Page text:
• Aaron Price

Review - THE SCALAR PROCESS "Coagulative Matter"

Transcending Obscurity Records have been transcending expectations for years now, bringing on some of the best of the obscure. The name really does work. One more recent and unknown band in the roster is the hidden gem The Scalar Process. The Scalar Process are preparing to release their debut album in February, recently we caught up with guitarist Eloi Nicod to discuss the new album, Coagulative Matter. As this is the band’s first outing, there’s a lot to discuss with absolutely no background on what they’re all about.

Artwork by: Bastien Jez

The tech-death outfit opens the album with “Elevation” and “Cosmic Flow”, and if you’re expecting something along the lines of Archspire, you’re in the wrong place. The Scalar Process work with a lot more in their debut album than just fast riffs and blast beats. Sure, blasts absolutely exist, but there’s much more in terms of composition as well. To start the album is “Elevation”, an intro track that gives a brief idea of what the album has to offer instrumentally. Honestly, as the song features no vocals and doesn’t flow or progress into the second track, it’s arguably not necessary. The real first track, “Cosmic Flow”, starts fresh with a harmonious guitar intro, but kicks off quickly.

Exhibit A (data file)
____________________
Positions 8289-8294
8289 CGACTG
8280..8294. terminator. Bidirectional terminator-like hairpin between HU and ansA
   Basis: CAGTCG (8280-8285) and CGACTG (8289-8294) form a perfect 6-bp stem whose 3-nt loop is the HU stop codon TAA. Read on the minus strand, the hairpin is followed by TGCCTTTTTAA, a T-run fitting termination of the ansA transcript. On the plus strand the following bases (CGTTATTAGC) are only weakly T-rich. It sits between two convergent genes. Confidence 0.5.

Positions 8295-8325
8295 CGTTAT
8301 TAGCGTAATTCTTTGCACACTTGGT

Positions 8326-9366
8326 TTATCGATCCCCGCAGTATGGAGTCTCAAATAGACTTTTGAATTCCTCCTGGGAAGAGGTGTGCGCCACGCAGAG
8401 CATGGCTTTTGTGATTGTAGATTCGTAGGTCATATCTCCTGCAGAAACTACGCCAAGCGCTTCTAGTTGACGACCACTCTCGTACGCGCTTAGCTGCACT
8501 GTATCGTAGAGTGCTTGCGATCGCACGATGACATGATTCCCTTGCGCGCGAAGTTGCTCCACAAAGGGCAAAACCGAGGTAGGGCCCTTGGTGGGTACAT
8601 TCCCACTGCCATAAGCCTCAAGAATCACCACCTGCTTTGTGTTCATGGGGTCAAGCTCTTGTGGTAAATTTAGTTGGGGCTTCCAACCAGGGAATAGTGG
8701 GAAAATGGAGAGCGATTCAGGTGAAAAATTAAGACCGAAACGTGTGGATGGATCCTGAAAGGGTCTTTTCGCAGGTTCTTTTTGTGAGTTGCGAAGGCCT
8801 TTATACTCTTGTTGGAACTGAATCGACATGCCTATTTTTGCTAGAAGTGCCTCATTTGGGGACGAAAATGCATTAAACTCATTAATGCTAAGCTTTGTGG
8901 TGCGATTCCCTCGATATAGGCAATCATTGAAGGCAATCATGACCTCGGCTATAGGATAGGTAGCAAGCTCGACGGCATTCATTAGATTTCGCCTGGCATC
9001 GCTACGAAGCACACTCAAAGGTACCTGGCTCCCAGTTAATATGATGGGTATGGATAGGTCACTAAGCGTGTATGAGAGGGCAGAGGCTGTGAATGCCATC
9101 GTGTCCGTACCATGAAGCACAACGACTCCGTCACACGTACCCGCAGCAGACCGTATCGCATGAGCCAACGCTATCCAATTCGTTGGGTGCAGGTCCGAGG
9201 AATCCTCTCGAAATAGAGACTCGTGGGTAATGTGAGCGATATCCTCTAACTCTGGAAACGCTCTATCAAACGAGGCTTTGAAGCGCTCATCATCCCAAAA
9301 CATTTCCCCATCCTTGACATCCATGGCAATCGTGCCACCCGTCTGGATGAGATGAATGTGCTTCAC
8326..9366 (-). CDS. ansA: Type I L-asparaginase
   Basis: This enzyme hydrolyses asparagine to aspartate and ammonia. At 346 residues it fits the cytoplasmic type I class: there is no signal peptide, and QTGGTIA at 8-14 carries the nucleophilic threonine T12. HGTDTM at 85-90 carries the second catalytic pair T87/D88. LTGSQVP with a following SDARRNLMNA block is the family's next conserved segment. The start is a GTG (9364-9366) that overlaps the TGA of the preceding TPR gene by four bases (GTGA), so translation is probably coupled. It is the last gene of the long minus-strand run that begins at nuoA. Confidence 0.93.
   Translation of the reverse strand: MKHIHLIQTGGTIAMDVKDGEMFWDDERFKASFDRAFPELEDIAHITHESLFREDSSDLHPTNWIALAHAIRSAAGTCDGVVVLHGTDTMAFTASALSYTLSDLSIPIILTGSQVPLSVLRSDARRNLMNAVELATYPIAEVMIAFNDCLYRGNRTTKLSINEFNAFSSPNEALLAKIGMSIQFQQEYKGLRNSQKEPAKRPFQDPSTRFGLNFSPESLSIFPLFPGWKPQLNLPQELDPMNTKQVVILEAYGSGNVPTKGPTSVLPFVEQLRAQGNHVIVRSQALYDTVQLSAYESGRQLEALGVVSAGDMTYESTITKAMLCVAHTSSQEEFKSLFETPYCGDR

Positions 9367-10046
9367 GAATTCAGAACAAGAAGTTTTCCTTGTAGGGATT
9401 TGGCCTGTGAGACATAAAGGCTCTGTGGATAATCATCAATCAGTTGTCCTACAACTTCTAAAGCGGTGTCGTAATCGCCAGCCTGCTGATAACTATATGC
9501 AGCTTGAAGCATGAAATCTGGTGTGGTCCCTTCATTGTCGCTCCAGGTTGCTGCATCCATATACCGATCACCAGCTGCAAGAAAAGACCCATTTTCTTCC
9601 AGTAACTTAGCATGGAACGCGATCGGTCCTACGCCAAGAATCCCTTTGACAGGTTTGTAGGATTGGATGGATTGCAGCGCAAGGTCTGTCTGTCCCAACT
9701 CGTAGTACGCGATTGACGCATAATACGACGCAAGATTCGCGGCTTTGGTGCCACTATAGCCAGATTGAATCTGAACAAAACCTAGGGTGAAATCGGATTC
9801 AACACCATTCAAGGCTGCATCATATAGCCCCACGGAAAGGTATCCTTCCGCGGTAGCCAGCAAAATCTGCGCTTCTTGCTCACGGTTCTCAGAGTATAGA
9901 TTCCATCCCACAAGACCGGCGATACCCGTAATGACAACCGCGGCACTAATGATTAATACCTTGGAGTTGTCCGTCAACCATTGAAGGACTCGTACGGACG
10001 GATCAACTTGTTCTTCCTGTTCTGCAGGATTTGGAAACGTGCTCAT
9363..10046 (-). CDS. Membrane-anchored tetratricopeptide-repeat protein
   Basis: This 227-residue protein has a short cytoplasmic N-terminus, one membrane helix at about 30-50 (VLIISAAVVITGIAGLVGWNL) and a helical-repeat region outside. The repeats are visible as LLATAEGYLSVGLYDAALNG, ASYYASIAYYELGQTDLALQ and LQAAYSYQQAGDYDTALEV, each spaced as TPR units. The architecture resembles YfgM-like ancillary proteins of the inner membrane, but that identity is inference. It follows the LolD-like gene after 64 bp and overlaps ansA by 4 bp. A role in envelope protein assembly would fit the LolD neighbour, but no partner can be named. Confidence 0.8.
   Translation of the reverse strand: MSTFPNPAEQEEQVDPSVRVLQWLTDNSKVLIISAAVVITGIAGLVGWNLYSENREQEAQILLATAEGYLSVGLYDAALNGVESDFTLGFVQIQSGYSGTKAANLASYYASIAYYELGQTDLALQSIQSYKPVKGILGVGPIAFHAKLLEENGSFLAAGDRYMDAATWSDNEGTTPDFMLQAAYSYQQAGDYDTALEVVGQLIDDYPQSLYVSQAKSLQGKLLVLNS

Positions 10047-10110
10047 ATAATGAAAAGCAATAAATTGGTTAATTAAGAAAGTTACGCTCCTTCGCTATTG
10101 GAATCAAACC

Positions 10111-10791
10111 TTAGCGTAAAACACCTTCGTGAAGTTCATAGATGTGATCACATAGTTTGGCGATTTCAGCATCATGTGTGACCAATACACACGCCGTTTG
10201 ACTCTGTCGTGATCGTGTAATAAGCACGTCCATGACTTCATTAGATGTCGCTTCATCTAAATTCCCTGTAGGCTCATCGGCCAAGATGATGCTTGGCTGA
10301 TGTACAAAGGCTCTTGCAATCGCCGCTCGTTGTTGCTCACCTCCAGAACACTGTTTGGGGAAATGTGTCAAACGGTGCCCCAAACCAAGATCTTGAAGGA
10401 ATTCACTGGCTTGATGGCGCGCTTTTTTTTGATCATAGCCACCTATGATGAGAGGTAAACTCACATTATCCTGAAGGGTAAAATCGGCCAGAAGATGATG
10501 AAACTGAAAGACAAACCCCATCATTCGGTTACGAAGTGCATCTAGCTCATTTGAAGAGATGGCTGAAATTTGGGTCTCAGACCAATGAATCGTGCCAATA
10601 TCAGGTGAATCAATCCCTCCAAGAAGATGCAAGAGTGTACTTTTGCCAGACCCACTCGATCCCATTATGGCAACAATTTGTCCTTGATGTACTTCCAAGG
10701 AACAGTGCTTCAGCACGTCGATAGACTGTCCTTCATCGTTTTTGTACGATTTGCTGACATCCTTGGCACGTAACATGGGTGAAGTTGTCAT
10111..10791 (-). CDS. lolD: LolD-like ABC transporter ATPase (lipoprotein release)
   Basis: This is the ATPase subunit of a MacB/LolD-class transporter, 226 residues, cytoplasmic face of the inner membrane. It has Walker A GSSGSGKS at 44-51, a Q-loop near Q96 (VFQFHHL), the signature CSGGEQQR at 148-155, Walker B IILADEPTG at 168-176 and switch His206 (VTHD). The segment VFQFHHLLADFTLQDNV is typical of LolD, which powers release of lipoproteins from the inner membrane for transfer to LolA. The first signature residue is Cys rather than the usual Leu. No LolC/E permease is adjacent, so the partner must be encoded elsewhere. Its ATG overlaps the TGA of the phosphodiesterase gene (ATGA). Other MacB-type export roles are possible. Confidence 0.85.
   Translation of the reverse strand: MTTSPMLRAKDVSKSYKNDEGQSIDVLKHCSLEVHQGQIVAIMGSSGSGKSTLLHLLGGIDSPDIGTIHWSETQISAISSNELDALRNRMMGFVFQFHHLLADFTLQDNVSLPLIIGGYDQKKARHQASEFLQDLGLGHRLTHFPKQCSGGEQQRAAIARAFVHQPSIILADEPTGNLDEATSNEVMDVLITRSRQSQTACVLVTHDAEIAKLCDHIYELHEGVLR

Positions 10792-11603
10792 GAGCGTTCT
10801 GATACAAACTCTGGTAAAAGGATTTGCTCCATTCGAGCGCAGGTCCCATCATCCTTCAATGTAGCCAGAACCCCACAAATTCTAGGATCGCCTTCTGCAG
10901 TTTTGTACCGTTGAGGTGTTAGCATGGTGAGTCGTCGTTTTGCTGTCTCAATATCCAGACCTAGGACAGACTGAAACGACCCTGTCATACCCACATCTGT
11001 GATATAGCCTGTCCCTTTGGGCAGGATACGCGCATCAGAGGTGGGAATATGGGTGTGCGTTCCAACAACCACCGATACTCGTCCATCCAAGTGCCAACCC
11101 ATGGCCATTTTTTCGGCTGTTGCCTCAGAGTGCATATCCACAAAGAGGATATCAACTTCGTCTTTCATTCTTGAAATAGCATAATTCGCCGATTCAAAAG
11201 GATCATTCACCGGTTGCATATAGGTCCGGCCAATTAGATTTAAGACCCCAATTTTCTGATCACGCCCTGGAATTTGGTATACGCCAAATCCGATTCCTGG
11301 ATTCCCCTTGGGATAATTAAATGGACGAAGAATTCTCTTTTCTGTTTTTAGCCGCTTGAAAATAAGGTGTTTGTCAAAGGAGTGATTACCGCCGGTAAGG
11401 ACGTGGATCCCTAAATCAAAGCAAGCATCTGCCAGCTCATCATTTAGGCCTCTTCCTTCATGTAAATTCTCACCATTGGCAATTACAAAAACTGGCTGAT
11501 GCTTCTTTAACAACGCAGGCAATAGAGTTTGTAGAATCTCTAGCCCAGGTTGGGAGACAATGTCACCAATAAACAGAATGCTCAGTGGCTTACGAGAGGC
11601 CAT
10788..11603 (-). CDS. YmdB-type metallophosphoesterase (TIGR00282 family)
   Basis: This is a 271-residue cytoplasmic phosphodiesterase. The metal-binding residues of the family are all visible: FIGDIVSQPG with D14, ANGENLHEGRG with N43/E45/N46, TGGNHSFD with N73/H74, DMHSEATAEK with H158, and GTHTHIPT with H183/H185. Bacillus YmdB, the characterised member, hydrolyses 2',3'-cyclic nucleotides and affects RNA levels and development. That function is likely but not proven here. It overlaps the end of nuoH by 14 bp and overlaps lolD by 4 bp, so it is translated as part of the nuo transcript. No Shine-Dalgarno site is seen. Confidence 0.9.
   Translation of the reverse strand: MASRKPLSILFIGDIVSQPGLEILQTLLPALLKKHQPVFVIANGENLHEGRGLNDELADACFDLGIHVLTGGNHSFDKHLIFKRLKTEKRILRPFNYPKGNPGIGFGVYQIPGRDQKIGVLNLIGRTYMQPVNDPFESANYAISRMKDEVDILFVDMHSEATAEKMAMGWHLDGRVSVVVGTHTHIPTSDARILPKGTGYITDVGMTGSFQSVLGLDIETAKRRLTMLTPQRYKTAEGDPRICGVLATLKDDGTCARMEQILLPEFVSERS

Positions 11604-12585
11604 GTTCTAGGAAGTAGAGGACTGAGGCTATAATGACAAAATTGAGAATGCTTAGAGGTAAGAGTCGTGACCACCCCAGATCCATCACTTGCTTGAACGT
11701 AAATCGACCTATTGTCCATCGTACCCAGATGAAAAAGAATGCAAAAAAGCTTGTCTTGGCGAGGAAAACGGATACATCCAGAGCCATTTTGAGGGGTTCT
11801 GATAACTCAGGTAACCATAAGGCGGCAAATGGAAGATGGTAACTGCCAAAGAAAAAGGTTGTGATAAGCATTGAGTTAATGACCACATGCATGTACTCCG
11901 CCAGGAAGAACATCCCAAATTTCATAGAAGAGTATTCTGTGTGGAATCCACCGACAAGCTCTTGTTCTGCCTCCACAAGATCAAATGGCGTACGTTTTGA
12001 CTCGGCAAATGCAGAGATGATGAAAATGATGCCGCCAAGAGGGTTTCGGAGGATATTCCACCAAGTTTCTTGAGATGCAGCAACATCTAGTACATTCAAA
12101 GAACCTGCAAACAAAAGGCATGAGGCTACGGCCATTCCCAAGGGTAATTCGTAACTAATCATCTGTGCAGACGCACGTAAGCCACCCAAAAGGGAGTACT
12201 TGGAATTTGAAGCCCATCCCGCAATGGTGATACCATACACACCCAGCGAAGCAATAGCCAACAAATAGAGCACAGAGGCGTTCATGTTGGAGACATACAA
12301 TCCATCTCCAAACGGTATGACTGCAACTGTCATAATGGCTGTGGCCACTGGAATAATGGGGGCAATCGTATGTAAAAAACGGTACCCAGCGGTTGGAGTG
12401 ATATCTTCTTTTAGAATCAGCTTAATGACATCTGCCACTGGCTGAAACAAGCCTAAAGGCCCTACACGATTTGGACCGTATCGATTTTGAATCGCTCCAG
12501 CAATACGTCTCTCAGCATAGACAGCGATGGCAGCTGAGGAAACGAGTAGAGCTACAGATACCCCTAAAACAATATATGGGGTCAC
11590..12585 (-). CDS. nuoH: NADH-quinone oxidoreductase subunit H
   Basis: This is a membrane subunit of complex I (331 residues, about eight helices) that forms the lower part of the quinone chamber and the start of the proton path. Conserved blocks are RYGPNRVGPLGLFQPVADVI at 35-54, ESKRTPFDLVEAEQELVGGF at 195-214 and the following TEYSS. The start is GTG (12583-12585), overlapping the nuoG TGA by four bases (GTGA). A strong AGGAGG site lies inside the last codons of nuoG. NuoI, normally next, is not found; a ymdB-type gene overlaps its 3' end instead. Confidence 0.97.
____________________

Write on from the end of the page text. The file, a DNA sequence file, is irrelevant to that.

The Scalar Process, specifically guitarist Nicod, uses harmonies all throughout the album brilliantly to provide a huge level of depth to the album. “Cosmic Flow” manages to flow between hard hitting death metal and beautiful bridges of clean harmonic bliss. Even drummer Clement Denys manages to bring himself down from all out blasts to a casual pace. This isn’t just locked to “Cosmic Flow” either, this is the honest flow of the album.

The production level on Coagulative Matter is incredible. With so much going on throughout the album, from the contrast of blasting death metal to a relaxing bliss, and the compositions throughout the album. This includes mixing in a piano on the title track, as well as other guests throughout the album. Such as Scott Corsairs (Fallujah) providing a guitar solo for “Ink Shadow”, Mark Garrett (Kardashev, Viraemia) doing vocals on “Mirror Cognition”, and Enlia with choir vocals on “Azimuth”. With so many different tones, everything blending together so well is a sign of great songwriting and excellent production.

The Scalar Process have dropped an huge album for their debut. With the only real complaint to the overall scope of Coagulative Matter being the arguable unneeded intro track, it would be hard to not recommend this album to any fans of technical death metal, or death metal as a whole. Some areas may be considered to be too progressive or jazz influenced for some, but all in all a highly enjoyable album from start to finish.


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